People without financial security live shorter, sicker, less productive lives. Growing up in a family without enough money has a long-term impact. Pupils who are eligible for free school meals are less likely to go to university than those who aren’t.
So why would anyone make a bad situation worse?
The two-child benefit cap
Ask the government and the official opposition. Both support maintaining the two-child benefit cap. A policy that punishes children for having brothers or sisters. Since its introduction in April 2017 it’s affected 400,000 families and 1.4 million children. Those families are missing out on around £3,000 a year for every child they have after the first two.
Evidence shows the two-child limit has not reduced family sizes. It’s had no impact at all on employment rates. In fact, two-thirds of affected families are already in employment. But it has caused sharp increases in poverty and hardship. Nearly half of children with two or more siblings now live in poverty.
This is why I’ve consistently called for the policy to be scrapped. I did so again when I heard directly from people with lived experience at our Policy Truth Commission on Wednesday.
But while the welfare state remains under the control of Westminster, devolution gives us a way to fight poverty.
If we can get everyone a secure job that pays their bills with enough left over a holiday and some savings, half of our other problems will disappear. With powers over adult skills and local investment decisions we can and do make a difference.
Sometimes people think that jobs magically appear by divine intervention. Or that jobs will appear if you just shout hard enough. But the reality is more complex. It involves working with the private sector to help businesses start up and scale up. It involves programmes designed and funded by my Combined Authority, like Technology, Innovation & Green Growth for Offshore Renewables.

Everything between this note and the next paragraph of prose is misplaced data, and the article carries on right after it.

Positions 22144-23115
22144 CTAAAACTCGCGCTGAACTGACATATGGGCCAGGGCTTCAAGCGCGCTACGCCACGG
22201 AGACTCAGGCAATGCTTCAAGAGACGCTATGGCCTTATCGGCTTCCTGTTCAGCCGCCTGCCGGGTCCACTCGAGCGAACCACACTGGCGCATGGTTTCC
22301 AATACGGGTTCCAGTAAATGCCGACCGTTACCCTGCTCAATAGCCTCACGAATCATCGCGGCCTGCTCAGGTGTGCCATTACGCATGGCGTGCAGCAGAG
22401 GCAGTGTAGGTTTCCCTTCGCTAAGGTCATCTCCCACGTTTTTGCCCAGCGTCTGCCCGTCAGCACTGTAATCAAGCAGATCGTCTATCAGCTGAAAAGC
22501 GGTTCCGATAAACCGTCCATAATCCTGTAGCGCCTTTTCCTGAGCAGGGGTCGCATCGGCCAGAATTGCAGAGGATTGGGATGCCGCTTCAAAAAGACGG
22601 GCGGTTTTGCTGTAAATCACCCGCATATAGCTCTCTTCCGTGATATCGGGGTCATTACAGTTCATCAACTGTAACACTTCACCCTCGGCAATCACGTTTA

Fortunately it forms the acronym ‘TIGGOR’. And like its near-namesake from Winnie the Pooh it’s full of enthusiasm with people determined to make a difference.
On Wednesday I went to the launch of the second round of the programme. We awarded £2.5 million in grants to nine local companies in round one. Scaling up the technology we need for offshore wind has generated £4.4 million and is expected to create 118 jobs over the next five years.
Guaranteeing lower energy prices and getting to net zero
We know that the only way to guarantee lower energy prices is to reduce our exposure to the global energy market. In short: to generate more of our energy at home. As an engineer by profession I get this industry.
We also know that we will not get to net zero unless we scale up investment in renewable energy. Wind energy now provides 60% of the electricity generated from renewables. It provides more than nuclear, at a fraction of the cost.
As with child poverty both Westminster parties have ummed and ahhed about investing in our clean energy future. We haven’t.
We are delivering the goods
So we’ve invested in companies like Soil Machine Dynamics (SMD), based in Wallsend. They make subsea robots controlled from the shore. I had a go controlling one. They look like giant, mechanical lobsters with arms and eyes. But it means engineers don’t have to bob up and down on a ship in the middle of the North Sea.
We’ve invested in companies like Kinewell Energy, based in North Shields. Who would’ve thought that a business that gets computers to do clever maths would be a success? But it is. Their software helps wind farm engineers account for temperature, terrain, and different loading conditions. It reduces power losses in transmission. It can save 20% on construction costs.
Our money supports local firms like Cramlington based Transmission Dynamics. Their smart bolts can detect when something is overloaded, and transit the data to an engineer. It increases the life expectancy of wind turbines.
Central government keeps stopping and starting green energy programmes. The official opposition can’t decide if it’s investing £28 billion or £0 billion in green infrastructure. But we’re delivering the goods. We’ve even got the old Swan Hunter Yard ready for business again.
The North East invented renewable electricity, with hydroelectricity at Cragside, in Northumberland. Thanks to programmes like TIGGOR and TIGGOR 2, we’re growing our green energy industry. I hope it’s a truth universally acknowledged that fighting the climate emergency is good for our planet, good for our economy and good for our people.